Jeremy Millar surveys the photoscape of this Turner Prize-winning artist
The sun is bright in Wolfgang Tillmans’ studio, warming and expansive. Outside, a commuter train sends arcs of light across the roofs of the sur rounding industrial landscape as it shakes its way on to the City of London. I am here to look through the artist’s working copy of his book, if one thing matters, everything matters.
In making this book, Tillmans has revisited every film he has ever exposed, every work he has ever made, compiling more than 2,300 pictures and placing them into a strict grid. Their ordering is ostensibly chronological, but based upon two systems: the year in which the photograph was taken, and then, within each year, the order in which the photographs became ‘works’. Some pictures took time to be accepted by Tillmans in this way and thus occur out of the sequence of their taking. There is a general sense of an historical flow, but readers are likely to swirl through eddies of time and find themselves moving back upstream on occasion. Each image is held within a six-centimetre square; each matters as much as any other, no more, no less. The uniformity of the layout emphasises the extraordinary diversity of the pictures: portraits of friends and intimate revelations of great tenderness to experiments with abstract forms, tendrils of light curling around the blank paper or across empty landscapes.
There is so much here in this book, and so much that is different, that it might be difficult, at first, to see how it all comes together, how to make sense of it. I look up and around Tillmans’ studio. Exotic flowers are casually arranged in mineral water bottles, although the water they stand in came from the tap. There is something appropriate about them here, something recognisable from the photographs in front of me – the beautiful found within the make-piece and sustained by the most ordinary.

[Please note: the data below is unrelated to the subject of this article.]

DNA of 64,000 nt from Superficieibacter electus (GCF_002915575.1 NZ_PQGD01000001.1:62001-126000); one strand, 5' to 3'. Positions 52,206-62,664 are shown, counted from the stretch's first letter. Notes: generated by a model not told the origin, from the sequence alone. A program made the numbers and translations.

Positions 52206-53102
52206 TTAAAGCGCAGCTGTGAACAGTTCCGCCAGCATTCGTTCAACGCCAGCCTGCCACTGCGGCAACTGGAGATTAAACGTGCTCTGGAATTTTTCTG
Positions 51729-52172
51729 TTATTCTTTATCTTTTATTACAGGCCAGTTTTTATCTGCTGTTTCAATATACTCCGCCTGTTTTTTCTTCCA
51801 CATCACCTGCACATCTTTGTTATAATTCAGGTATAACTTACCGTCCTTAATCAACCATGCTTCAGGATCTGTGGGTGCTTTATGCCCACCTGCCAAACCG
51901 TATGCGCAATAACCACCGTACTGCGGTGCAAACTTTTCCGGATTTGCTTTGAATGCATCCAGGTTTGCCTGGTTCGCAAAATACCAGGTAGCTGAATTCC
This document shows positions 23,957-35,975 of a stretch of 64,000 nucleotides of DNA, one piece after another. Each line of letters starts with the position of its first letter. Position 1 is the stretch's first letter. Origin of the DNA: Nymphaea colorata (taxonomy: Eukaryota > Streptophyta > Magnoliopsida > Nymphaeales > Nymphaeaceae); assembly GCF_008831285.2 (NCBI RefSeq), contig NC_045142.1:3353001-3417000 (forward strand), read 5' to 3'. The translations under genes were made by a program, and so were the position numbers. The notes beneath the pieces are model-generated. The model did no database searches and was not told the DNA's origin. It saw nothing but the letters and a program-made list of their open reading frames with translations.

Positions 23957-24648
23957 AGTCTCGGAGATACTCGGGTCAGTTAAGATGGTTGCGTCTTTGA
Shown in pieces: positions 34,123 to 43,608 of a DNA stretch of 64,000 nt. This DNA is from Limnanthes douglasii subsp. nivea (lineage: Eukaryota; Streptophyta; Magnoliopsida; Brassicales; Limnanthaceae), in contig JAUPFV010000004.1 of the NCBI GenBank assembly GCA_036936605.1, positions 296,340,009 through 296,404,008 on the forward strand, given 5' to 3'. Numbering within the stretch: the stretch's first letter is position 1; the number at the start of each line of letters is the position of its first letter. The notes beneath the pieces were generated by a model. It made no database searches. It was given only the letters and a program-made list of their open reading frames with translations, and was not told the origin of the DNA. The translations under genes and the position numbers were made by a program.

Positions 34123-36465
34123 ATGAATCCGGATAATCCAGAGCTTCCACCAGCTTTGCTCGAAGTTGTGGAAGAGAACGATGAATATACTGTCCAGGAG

All photographs are of light, are made by light, although not all are about light. Not all of Tillmans’ photographs are about light either, or about it solely, but looking at a collection of them one gains a sense of its immense importance for him. It is not simply a technical necessity, or a formal device, but rather suggests a transformative process that is fundamental to photography, where the world around us seems to glow with meaning. Indeed, while looking at a photograph such as Shaker Rainbow 1998 one might ask whether light has meaning of itself. Here we see a beautiful white timber-clad house, caught in the thickened late afternoon haze. Its symmetrical façade is mottled by the shadows of trees that stretch into the frame on the right. Two overhead cables slice acutely through the picture while, arching from the top-left corner towards the bottom right, is a rainbow, its graceful curve ar rested by its meeting the gable of the building just behind. The sky is darker above the rainbow, as though the building is caught within a bubble of light.